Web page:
What is PhpDig?
PhpDig is a PHP MySQL based
Web Spider & Search Engine.

String Functions

These functions manipulate strings in various ways. Some more specialized sections can be found in the regular expression and URL-handling sections. Many of PHP's other extensions also deal with string and character manipulation - most notably, the character type, Pspell, recode, regular expression, URL, and variable functions.

OverviewStrings are one of the most important parts of the PHP language. Most textual data are represented as strings, and a good portion of many scripts are dedicated to processing, cleaning, escaping, parsing, and transforming text.

Not surprisingly, PHP has a wide range of functions for dealing with string data.

Using the String FunctionsMany functions that find substrings or position of a substring within another string return FALSE when the specified substring is not found. This is appropriate behavior; however, due to PHP's loose typing, FALSE and 0 can appear to be the same value. Consider this code snippet:

$string    = 'Jacob Two-Two Meets the Hooded Fang';
$substring = 'Jacob';

// The wrong way to do it - Jacob is found at position 0
// and the while loop exits before running the body of the loop
$pos = 0;
while ($pos = strpos($string, $substring, $pos)) {
   echo "Found '$substring' at position $pos\n";
   $pos += strlen($substring);

// A better way to do it - explicitly test for FALSE
// using the strict 'not equals' comparison operator (!==)
// Now the code will report that the substring 'Jacob' starts at offset 0
$pos = 0;
while (FALSE !== ($pos = strpos($string, $substring, $pos))) {
   echo "Found '$substring' at position $pos\n";
   $pos += strlen($substring);
The moral of this story has two parts:
  • You need to know what the function actually returns. Some functions return 0 on error; others return 0 on success.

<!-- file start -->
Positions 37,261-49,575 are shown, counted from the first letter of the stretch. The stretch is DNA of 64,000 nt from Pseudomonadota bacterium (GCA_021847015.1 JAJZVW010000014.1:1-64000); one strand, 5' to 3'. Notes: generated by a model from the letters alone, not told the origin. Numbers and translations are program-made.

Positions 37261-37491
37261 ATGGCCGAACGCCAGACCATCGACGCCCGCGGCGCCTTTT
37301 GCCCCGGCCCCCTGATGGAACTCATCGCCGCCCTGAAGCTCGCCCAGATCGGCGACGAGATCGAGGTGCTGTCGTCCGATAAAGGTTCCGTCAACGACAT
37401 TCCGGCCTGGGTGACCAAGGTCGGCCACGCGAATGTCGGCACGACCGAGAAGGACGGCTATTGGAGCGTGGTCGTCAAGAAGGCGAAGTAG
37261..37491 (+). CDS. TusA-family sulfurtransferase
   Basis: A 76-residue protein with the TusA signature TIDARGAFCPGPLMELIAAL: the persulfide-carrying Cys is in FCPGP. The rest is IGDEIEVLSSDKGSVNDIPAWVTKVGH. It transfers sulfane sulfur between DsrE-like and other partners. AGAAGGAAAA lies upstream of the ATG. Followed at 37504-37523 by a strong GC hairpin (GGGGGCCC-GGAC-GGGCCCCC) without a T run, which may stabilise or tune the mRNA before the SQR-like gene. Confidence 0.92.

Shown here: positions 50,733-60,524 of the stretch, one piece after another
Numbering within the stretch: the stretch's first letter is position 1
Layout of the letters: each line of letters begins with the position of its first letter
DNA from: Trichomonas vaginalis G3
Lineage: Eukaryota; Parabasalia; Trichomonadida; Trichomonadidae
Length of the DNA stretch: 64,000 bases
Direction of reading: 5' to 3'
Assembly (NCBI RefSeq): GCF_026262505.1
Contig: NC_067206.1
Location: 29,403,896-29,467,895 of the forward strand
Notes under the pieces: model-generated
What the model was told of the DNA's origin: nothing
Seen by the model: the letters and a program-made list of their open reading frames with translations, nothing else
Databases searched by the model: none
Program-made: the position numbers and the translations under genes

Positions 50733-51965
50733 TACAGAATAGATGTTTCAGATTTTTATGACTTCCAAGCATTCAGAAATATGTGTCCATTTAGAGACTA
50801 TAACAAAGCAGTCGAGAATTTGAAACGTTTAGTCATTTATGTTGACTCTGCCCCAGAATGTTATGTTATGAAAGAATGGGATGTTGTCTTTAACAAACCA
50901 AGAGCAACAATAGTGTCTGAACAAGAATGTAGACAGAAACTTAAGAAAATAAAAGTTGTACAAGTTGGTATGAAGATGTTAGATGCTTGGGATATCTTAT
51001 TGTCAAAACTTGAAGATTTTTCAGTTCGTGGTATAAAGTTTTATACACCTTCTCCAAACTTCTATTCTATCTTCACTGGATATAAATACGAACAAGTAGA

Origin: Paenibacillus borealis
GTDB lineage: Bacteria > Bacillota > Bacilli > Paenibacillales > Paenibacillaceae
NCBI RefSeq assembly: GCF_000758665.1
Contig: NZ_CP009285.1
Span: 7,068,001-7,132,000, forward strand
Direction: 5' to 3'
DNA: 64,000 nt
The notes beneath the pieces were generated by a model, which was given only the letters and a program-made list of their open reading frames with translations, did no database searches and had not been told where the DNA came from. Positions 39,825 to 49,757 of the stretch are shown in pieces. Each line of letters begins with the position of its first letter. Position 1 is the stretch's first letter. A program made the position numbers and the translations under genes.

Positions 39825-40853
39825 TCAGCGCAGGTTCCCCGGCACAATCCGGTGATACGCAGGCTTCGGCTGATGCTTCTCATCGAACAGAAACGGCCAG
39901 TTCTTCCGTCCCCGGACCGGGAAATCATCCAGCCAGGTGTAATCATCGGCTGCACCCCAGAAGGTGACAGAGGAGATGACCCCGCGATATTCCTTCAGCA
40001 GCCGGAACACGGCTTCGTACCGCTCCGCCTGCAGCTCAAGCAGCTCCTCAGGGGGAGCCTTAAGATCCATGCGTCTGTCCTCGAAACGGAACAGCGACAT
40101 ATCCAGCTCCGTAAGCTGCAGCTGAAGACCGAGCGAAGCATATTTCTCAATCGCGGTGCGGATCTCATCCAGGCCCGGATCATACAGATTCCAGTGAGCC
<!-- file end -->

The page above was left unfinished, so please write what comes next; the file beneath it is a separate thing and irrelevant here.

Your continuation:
• Use the strict comparison operators (such as !== and === ) to ensure that you're testing for the right return value and type.

Configuring the String FunctionsThere are no php.ini configuration directives that directly control the behavior of the string functions; however, a few configuration directives are very closely related, as shown in the following table.

Directive Name Value Type Description
magic_quotes_gpc boolean (on/off) If this directive is enabled, data received from GET/POST/Cookie sources or data parsed by parse_str() are processed automatically with the addslashes() function.
magic_quotes_runtime boolean (on/off) If this directive is enabled, data received from many functions that retrieve data from external sources (such as the database and program execution functions) are processed automatically with the addslashes() function.
magic_quotes_sybase boolean (on/off) If magic_quotes_sybase is enabled, single quotes escaped by magic_quotes_gpc or magic_quotes_runtime are escaped with a leading single quote, rather than a backslash - '' rather than \'


The --enable-magic-quotes configure option can be set at compile time to enable magic_quotes_gpc and magic_quotes_runtime automatically.

Installing String Function SupportThese functions are built into PHP by default and can only be disabled by editing the source code and recompiling or by using the disable_functions directive in php.ini.

PHP Functions Essential Reference. Copyright © 2002 by New Riders Publishing (Authors: Zak Greant, Graeme Merrall, Torben Wilson, Brett Michlitsch). This material may be distributed only subject to the terms and conditions set forth in the Open Publication License, v1.0 or later (the latest version is presently available at The authors of this book have elected not to choose any options under the OPL. This online book was obtained from and is designed to provide information about the PHP programming language, focusing on PHP version 4.0.4 for the most part. The information is provided on an as-is basis, and no warranty or fitness is implied. All persons and entities shall have neither liability nor responsibility to any person or entity with respect to any loss or damage arising from the information contained in this book.

Powered by: vBulletin Version 3.0.7
Copyright ©2000 - 2005, Jelsoft Enterprises Ltd.
Copyright © 2001 - 2005, ThinkDing LLC. All Rights Reserved.